In Virginia the Militia is Highest Authority According to Law

a man called chris dorsey informs the body of the people they are the militia. The Virginia Militia will be meeting around the state leading up to the Virginia General Assembly in January...

Important Message: American Militia to Civilians

Thanks So Much for Subscribing To: http://www.youtube.com/MrSkullizi888 http://www.888eternal.com/ http://www.truthislight.com/ ______ Important Message to Civilians from Founder: "West...

Sandy Hook Hoaxer Exposed By Virginia Militia

After this dipshit attempted to call the cops on me for filming him holding a sign on the busiest corner in the Carytown Shopping District of Richmond. i film him again about 20 minutes later.

Virginia Video Militia Interrogates Deputy Police Chief

chris dorsey of the Virginia Militia interrogates Deputy Chief of the Richmond Police John Buturla on the unconstitutional gang he belongs to. Cameo made by Richmond Chief Administrative Officer...

Virginia Militia Call To Muster

The current government must be abolished at every level. Government leadership is controlled by treasonous prostitutes for the International Banking Cartel, they must be arrested convicted,...

New York Citizens Organizing Militia To Resist NY Safe Act

If these guys need help it is our Duty to help them. No cost is to high to fight off tyranny.

AK47 West Virginia Militia Edition part 1

41058 videos foundNext > 

170 news items

West Virginia Public Broadcasting

West Virginia Public Broadcasting
Thu, 30 Apr 2015 05:22:30 -0700

Dunmore's War came to a head at the Battle of Point Pleasant, where, that October, Virginia militia defeated Shawnee warriors. Logan skipped the subsequent peace negotiations but delivered to John Gibson a famous speech that was later quoted by Thomas ...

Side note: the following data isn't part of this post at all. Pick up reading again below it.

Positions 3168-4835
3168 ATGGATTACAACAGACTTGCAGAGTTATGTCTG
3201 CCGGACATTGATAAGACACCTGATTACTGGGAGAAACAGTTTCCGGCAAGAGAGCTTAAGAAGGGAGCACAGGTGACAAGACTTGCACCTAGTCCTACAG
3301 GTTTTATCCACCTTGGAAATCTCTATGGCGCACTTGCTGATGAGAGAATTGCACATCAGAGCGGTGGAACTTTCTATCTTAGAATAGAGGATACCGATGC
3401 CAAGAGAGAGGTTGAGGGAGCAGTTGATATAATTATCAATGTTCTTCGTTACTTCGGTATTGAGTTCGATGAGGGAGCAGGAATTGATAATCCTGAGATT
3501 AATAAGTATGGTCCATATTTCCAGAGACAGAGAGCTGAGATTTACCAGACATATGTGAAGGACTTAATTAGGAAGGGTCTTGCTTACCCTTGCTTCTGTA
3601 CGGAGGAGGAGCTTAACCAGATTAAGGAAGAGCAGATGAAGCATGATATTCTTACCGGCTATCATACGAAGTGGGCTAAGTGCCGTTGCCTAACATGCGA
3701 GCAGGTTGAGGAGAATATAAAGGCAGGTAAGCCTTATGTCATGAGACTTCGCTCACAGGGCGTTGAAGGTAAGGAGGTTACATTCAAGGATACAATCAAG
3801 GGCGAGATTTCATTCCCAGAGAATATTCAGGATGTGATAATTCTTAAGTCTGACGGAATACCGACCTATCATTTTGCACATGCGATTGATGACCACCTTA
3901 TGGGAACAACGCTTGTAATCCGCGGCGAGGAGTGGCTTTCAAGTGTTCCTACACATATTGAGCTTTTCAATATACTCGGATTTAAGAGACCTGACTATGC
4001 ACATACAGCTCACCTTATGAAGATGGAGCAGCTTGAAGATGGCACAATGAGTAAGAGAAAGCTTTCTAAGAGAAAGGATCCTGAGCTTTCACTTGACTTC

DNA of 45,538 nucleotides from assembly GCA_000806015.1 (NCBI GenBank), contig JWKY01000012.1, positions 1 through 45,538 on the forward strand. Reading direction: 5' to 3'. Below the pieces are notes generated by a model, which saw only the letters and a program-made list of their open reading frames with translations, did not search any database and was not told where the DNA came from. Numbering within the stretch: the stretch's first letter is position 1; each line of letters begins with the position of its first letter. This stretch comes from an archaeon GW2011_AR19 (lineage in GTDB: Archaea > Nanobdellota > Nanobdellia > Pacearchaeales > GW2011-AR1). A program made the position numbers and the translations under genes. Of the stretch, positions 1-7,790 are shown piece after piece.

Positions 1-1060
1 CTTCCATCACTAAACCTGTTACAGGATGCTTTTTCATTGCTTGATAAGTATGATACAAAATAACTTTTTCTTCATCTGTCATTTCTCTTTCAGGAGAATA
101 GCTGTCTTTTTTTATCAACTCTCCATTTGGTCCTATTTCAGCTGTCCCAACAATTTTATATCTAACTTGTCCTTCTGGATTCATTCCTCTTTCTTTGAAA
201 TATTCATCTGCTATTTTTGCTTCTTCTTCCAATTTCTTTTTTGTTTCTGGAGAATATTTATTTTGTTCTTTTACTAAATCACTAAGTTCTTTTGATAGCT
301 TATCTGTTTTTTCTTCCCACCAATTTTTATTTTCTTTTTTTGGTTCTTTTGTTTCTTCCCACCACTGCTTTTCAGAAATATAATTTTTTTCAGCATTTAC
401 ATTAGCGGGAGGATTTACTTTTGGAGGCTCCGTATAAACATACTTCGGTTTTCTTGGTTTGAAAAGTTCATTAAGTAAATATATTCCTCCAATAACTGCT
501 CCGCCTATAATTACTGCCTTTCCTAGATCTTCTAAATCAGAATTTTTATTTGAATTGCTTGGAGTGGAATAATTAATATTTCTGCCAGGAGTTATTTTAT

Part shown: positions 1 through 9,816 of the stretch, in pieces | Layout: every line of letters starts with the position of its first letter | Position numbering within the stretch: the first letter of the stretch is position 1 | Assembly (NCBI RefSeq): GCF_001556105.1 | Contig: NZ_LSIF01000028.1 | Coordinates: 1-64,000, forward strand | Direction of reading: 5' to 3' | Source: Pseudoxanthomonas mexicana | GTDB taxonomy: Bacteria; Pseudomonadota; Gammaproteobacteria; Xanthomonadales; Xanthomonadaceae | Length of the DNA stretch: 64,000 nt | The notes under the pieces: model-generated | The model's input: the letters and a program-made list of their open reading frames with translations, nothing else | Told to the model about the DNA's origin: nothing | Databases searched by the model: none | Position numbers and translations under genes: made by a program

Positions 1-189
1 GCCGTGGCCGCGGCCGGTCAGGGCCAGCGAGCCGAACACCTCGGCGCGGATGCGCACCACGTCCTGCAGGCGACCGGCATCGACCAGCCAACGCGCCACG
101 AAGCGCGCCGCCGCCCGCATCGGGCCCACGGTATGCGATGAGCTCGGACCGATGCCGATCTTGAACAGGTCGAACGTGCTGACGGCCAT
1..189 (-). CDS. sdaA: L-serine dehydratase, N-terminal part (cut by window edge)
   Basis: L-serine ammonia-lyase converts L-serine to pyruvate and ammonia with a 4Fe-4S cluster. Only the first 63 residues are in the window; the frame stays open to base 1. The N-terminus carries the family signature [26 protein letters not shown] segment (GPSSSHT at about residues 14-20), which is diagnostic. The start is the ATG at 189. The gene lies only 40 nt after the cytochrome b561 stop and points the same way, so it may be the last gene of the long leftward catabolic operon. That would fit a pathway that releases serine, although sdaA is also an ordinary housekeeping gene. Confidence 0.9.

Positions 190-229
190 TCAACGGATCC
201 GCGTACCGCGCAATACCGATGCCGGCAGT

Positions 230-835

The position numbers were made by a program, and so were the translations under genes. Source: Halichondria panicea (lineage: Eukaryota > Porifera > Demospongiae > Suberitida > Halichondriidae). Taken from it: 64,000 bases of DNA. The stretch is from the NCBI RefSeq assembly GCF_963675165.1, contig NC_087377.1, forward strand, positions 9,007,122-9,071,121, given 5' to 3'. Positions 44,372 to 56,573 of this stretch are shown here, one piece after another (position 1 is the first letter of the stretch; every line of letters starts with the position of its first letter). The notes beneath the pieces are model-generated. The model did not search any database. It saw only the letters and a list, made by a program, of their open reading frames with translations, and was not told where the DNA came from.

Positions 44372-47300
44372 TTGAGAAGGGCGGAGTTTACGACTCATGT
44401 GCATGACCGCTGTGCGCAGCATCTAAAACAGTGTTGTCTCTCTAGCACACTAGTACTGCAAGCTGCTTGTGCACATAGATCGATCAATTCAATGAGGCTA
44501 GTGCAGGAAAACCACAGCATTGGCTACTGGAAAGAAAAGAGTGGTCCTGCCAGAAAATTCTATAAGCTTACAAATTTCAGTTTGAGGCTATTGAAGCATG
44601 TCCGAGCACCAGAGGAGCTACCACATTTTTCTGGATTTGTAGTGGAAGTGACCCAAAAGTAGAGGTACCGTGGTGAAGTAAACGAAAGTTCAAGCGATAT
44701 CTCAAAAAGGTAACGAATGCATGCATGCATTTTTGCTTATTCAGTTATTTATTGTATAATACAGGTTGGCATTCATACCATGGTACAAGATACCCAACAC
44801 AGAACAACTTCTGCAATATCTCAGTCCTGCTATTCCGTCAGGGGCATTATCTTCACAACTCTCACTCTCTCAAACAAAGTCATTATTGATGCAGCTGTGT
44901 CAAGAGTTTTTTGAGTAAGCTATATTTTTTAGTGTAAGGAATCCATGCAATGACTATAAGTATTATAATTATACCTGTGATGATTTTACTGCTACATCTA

OZY

OZY
Tue, 07 Apr 2015 21:12:16 -0700

McLean, a retired member of the Virginia militia who was too old to fight, had offered up his strategically positioned home in rural Prince William County, just south of Washington, D.C., as a headquarters for Beauregard and his officers for what was ...

Fort Worth Star Telegram

Fort Worth Star Telegram
Thu, 16 Apr 2015 12:28:31 -0700

Benjamin Sharp was still a teenager when he served with the Virginia militia during the American Revolutionary War. He fought in the Battle of Kings Mountain in South Carolina, a key Southern campaign victory for the Americans. He went on to have a ...

Slate Magazine

Slate Magazine
Thu, 09 Apr 2015 08:38:51 -0700

A hundred and fifty years ago today, the Civil War ended. It ended quietly, in a farmhouse in Virginia, when Gen. Grant and Gen. Lee negotiated the terms of surrender. The agreement they forged set the stage for a new battle, a battle that has not yet ...
 
Broadway World
Thu, 16 Apr 2015 00:07:30 -0700

Charles Willson Peale painted the first of his seven portraits of Washington in 1772 while Washington was still a Colonel in the Virginia Militia. He notes that Captain Peale was with General Washington at Princeton and fired at least one shot at the ...

History

History
Mon, 23 Mar 2015 08:23:15 -0700

Henry was appointed the head of a new committee charged with readying the Virginia militia for combat. Henry's call to arms came at a pivotal moment. Less than a month later, skirmishes between British troops and colonial minutemen at Lexington and ...

Constitution Daily (blog)

Constitution Daily (blog)
Mon, 16 Mar 2015 02:00:00 -0700

Madison didn't fight in the Revolutionary War. Small in stature and sometimes sickly, Madison served briefly in the Virginia militia and then entered politics at a young age. He was also the youngest delegate at the 1780 Continental Congress in ...
 
Tribune-Review
Fri, 03 Apr 2015 21:02:38 -0700

On May 28, 1754, Washington and a company of Virginia militia, together with a group of Mingo Indian allies, ambushed a party of Canadians under Joseph Coulon de Villiers de Jumonville in a valley on the mountain above Uniontown. Jumonville was ...
Loading

Oops, we seem to be having trouble contacting Twitter

Support Wikipedia

A portion of the proceeds from advertising on Digplanet goes to supporting Wikipedia. Please add your support for Wikipedia!

Searchlight Group

Digplanet also receives support from Searchlight Group. Visit Searchlight